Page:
Where do you stand on this topic?


New Zealand 96-17 Italy. Scotland 84-0 Romania. Argentina 59-5 Chile. This week we have seen some heavily one-sided World Cup results, and it’s causing a stir.

There is growing clamour that these results signal something far worse for the future of the sport. Interestingly for different reasons. One faction suggests that rugby has a ‘closed shop’, that promotes and pushes the established Tier One nations, and that this will be rugby’s undoing unless works to level the playing field are seriously ramped up.

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Another feels that events like the Rugby World Cup are harmed by having as many of the weaker sides competing as it does.

And while we can unpack both, what is clear is that one-sided World Cup scores are turning people off.

We’ve also had a comment on our Facebook page, from one David Young, saying: “Group stages of the World Cup are an absolute joke. The competition isn’t worth the air time on telly until the quarter-finals.”

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In his piece on What should the next Rugby World Cup look like?, Rugby World’s Alan Pearey talks well on “World Rugby’s commendable work on creating new regional competitions and pathways” but also adds: “Wouldn’t it be nice to see New Zealand play their first official Test in Suva? Or Spain, a top-20 nation, play France, Ireland or England?”

The hard work behind the scenes gets praise. But we also talk of progress. Alas, this week has shown definitively that the thrashings are not gone. And what’s worse, the last two have been shown live, in prime time, on ITV.

Rugby World’s view on one-sided World Cup results

Rugby World editor Alan Dymock says: “The corporate and TV money rolls in and the social media numbers keep climbing, we are told. Oh aye, bully for that, but can we really say that World Cups are getting more competitive?

“Rugby World Cup expansion is coming in the future, but there are still concerns that the tail of the current bunch isn’t pulling closer to the front fast enough.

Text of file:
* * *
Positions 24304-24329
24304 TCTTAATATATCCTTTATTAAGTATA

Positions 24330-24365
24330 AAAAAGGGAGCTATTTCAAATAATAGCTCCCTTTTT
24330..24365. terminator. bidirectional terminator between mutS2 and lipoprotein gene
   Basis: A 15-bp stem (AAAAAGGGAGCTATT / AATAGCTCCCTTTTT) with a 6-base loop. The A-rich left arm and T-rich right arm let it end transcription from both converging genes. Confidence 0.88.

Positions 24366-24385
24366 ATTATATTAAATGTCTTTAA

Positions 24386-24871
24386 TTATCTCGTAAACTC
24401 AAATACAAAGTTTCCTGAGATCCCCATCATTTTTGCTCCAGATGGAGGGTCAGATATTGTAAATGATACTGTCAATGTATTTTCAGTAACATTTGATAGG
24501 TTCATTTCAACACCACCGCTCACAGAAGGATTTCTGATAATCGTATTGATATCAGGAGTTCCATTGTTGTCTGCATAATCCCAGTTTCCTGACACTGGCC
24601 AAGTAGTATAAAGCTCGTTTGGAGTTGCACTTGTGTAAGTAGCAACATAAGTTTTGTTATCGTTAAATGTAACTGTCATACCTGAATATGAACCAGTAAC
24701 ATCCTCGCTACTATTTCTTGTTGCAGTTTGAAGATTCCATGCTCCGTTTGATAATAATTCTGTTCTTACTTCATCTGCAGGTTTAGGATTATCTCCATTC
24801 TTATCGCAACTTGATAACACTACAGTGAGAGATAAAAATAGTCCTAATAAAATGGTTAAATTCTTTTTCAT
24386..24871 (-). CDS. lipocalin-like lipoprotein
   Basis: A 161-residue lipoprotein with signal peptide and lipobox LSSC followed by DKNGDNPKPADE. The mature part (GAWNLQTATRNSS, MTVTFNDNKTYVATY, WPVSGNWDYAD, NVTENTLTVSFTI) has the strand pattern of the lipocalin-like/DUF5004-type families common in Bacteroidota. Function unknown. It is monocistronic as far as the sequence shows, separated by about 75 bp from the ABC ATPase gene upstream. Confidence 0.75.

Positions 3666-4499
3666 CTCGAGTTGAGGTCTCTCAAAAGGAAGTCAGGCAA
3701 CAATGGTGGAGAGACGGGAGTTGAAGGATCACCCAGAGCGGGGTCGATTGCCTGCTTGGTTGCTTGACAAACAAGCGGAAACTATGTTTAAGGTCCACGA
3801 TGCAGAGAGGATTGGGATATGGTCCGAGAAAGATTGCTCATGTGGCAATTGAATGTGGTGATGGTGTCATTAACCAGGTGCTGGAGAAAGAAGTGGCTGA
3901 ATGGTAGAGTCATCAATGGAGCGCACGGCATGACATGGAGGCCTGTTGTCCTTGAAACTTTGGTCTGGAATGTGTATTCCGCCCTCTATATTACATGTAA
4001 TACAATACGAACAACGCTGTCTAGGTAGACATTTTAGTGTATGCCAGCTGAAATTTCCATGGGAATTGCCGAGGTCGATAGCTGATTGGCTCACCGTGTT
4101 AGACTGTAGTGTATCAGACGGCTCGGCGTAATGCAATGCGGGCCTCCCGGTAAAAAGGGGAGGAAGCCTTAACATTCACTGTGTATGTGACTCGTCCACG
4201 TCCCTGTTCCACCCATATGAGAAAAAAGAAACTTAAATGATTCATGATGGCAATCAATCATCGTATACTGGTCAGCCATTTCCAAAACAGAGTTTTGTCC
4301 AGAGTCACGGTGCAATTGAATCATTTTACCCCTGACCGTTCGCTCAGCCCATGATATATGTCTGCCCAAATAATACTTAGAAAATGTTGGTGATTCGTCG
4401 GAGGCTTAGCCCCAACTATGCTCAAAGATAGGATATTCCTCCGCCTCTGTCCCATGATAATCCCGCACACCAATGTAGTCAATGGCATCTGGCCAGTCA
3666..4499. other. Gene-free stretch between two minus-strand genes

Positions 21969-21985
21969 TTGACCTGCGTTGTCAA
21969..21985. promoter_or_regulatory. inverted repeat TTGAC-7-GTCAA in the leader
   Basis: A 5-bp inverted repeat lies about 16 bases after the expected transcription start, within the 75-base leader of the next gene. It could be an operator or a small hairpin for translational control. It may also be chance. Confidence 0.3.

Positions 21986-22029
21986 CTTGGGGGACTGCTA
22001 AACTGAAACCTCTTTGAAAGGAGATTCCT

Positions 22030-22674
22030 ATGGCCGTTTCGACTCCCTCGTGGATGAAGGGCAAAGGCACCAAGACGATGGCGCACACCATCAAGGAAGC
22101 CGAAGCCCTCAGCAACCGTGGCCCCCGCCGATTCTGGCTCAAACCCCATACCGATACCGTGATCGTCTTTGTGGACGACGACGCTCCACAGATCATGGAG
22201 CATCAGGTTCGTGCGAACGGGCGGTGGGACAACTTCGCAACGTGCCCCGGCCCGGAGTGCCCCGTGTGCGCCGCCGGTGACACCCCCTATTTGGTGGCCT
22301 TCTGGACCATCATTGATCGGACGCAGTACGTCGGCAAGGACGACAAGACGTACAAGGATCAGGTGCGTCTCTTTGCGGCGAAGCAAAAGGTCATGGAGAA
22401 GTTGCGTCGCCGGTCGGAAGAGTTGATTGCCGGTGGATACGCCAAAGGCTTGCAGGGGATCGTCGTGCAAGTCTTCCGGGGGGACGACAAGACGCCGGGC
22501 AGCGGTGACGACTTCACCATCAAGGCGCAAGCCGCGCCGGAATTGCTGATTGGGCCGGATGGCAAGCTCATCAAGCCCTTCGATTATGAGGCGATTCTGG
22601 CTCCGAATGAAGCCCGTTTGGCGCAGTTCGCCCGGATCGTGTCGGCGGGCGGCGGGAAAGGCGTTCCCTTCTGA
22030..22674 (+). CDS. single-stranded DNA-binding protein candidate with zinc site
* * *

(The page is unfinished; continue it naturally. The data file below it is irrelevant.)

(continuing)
“There are good people working incredibly hard and securing spend for the top end of what we now call the emerging nations. The successes of Fiji and Georgia cannot be ignored, Uruguay have really excited in spells, as have surprise package Portugal, and having different nations genuinely in the mix to win it all is excellent.

“But you’ll have heard the same noise over and over again from many of the emerging sides. It’s almost a chorus now – and one we join: ‘We need more competitive games; We need more competitive games; We need more competitive games.’

“The ambitious sides need quality Tests against top-tier nations more often. For some of these teams, they need more Tests, period.

“Some are realists: talk to certain unions and they understand that the new ‘world league’ (that is alluded to in Tweets above) will have dispassionate business reasons to keep it to 12 teams without promotion and relegation for a few years, and they are willing to wait a little. For now. But their patience is not infinite.

Waisea Nayacalevu scores Fiji's first try in their Rugby World Cup win over Georgia at Stade de Bordeaux

Waisea Nayacalevu scores Fiji’s first try in their Rugby World Cup (Getty Images)

“As Georgian boss recently said in a piece for Rugby World: ‘World Cups offer a brilliant showcase to grow the game globally – which quite rightly is World Rugby’s primary mission. The new competition could do the same but according to reports organisers won’t bring in promotion and relegation until 2032. That would mean almost no chance of most of my current squad ever having the opportunity to take part however well they perform and whoever we beat.’

“Plans are afoot to make things slightly better in terms of Tests played between Tiers. But it’s a hard sell for some established unions. As one insider told us recently, though: ‘It’s time to accelerate plans.’

“The wooly mammoth in the room is of course, the 2031 Rugby World Cup in the United States of America. They were not strong enough to make the competition in France but there is already a huge drive to appeal to US audiences with the competition coming to town in eight years. There is definitely a similar concern about competitiveness. World Rugby are not oblivious to this – they can’t be.

“The harsh truth is that if we are going to have an elongated tournament that is stacked towards the weekends and major broadcasters only put the top tier sides on prime time, flagship channels, we simply cannot have one-sided World Cup results in those games. What does that tell the transient spectator about rugby?”

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